Gene expression based profiling of Mycobacterium tuberculosis infected primary murine osteoclasts.
ABSTRACT: Mycobacterium tuberculosis(Mtb) is known to reside in cells of innate immune system- macrophages and dendritic cells. A variety of non -conventional cell typeslike adipocytes, mesenchyal stem cells and osteoclasts can also be infected with Mtb. However, cellular transcriptional adapations enabling survival of Mtb in these cells remain known. We used microarrays to understand global changes in transcriptional profiling during macrophage to osteoclast transition in presence of Mycobacterium tuberculosis. Overall design: Time-series changes in expression were seen in presence of Mycobacterium tuberculosis on 0, 2, 3 and 4 days post infection during macrophage to osteoclast transition.
Project description:Osteoarticular tuberculosis, a chronic inflammatory disease characterized by Mycobacterium tuberculosis (M.tb) infection, has become a serious problem in China. The present study was conducted to determine the mechanism of action of tumor necrosis factor (TNF)-? in the pathogenesis of osteoarticular tuberculosis. The number of osteoclasts in osteoarticular tuberculosis tissue samples was detected by tartrate-resistant acid phosphatase staining. Autophagy and apoptosis of osteoclasts were detected by western blotting, reverse transcription-quantitative PCR, transmission electron microscopy and TUNEL staining. The results showed that autophagy and the number of osteoclasts increased in the lesions of patients with osteoarticular tuberculosis compared with osteoarthritis samples. Moreover, activation of osteoclast autophagy inhibited the apoptosis of osteoclasts infected with M.tb, and increased the expression level of TNF-?. The results showed that TNF-? enhanced the autophagic activity of M.tb-infected osteoclasts and inhibited cell apoptosis. These findings indicated that M.tb infection induced osteoclast production and inhibited osteoclast apoptosis by regulating TNF-?-mediated osteoclast autophagy, revealing a new mechanism for TNF-? in the pathogenesis of osteoarticular tuberculosis.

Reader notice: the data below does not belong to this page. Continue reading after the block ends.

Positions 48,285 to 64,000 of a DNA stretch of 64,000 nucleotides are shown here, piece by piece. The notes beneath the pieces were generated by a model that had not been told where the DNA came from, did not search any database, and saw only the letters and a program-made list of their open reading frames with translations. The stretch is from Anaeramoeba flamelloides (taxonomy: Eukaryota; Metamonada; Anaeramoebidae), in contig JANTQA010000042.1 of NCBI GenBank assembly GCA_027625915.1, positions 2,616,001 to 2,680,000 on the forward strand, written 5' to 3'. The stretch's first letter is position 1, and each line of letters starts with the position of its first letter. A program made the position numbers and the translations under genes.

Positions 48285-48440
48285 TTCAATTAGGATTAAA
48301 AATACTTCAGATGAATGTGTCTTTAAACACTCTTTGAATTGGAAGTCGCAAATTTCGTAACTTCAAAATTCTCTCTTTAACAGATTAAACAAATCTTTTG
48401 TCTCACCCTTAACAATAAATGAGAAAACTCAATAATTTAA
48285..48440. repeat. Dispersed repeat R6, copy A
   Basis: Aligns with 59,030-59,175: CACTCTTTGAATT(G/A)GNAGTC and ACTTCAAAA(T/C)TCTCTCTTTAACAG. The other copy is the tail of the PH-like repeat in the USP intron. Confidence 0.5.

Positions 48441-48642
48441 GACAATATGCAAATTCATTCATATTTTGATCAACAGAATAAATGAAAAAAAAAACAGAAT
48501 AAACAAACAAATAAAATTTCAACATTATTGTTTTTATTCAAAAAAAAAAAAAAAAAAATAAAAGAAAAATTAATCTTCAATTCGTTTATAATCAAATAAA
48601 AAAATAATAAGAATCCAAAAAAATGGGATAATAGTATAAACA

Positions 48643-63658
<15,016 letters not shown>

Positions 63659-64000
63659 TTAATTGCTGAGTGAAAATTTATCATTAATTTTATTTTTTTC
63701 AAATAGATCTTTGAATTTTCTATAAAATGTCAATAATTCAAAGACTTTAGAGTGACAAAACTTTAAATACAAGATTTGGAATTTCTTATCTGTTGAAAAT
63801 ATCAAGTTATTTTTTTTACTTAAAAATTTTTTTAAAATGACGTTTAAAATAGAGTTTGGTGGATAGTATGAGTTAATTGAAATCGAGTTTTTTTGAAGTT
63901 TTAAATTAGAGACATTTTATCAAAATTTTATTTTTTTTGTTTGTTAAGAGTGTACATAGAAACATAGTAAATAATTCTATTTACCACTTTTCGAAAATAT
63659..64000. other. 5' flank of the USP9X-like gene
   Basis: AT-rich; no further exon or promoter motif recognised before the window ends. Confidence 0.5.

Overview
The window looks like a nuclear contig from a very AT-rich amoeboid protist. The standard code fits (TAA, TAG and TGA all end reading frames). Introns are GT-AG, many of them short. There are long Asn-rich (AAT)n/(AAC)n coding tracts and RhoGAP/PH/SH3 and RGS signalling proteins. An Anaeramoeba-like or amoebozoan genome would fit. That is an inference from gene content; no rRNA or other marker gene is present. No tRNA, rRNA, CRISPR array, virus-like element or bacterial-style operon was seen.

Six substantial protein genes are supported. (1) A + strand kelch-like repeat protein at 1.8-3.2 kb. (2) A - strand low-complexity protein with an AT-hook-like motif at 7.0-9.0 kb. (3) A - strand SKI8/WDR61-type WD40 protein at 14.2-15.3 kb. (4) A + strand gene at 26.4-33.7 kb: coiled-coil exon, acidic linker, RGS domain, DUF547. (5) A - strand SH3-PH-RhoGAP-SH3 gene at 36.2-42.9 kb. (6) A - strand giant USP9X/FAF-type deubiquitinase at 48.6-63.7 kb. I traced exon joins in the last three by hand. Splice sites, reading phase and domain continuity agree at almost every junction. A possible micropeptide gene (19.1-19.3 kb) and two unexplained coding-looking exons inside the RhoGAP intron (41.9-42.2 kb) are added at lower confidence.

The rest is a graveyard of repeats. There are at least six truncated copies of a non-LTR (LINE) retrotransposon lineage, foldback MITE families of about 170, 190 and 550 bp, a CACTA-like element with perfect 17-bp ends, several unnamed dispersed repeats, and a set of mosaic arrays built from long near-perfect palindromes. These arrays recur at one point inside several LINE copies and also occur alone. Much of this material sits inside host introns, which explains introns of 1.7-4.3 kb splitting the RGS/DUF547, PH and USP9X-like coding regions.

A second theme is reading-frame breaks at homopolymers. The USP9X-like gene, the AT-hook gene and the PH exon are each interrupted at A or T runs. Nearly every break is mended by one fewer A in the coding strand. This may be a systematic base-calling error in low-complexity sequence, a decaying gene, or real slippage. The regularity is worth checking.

Project description:Osteoclasts are highly specialized cells of haematopoietic lineage that are uniquely responsible for bone resorption. In the past, osteoclasts were isolated as mature cells from chicken long bones, or were generated using osteoblasts or stromal cells to induce osteoclast formation in total bone marrow from mice or rabbits. The Copernican revolution in osteoclast biology began with the identification of macrophage-colony stimulating factor (M-CSF) and receptor activator NFκB-ligand (RANKL ) as the key regulators of osteoclast formation, fusion and function. The availability of recombinant human and mouse M-CSF and RANKL has enabled researchers to reliably generate osteoclasts from primary monocyte/macrophage cells as well as from cell lines such as RAW 264.7. This article summarizes the most commonly used procedures for the isolation, generation and characterization of human, rodent and chicken osteoclasts in vitro. Lists of further reading and recommendations are included to facilitate a successful application by the reader.
Project description:Astronauts are at risk of losing 1.0% to 1.5% of their bone mass for every month they spend in space despite their adherence to diets and exercise regimens designed to protect their musculoskeletal systems. This loss is the result of microgravity-related impairment of osteocyte and osteoblast function and the consequent upregulation of osteoclast-mediated bone resorption. This review describes the ontogeny of osteoclast hematopoietic stem cells and the contributions macrophage colony stimulating factor, receptor activator of the nuclear factor-kappa B ligand, and the calcineurin pathways make in osteoclast differentiation and provides details of bone formation, the osteoclast cytoskeleton, the immune regulation of osteoclasts, and osteoclast mechanotransduction on Earth, in space, and under conditions of simulated microgravity. The article discusses the need to better understand how osteoclasts are able to function in zero gravity and reviews current and prospective therapies that may be used to treat osteoclast-mediated bone disease.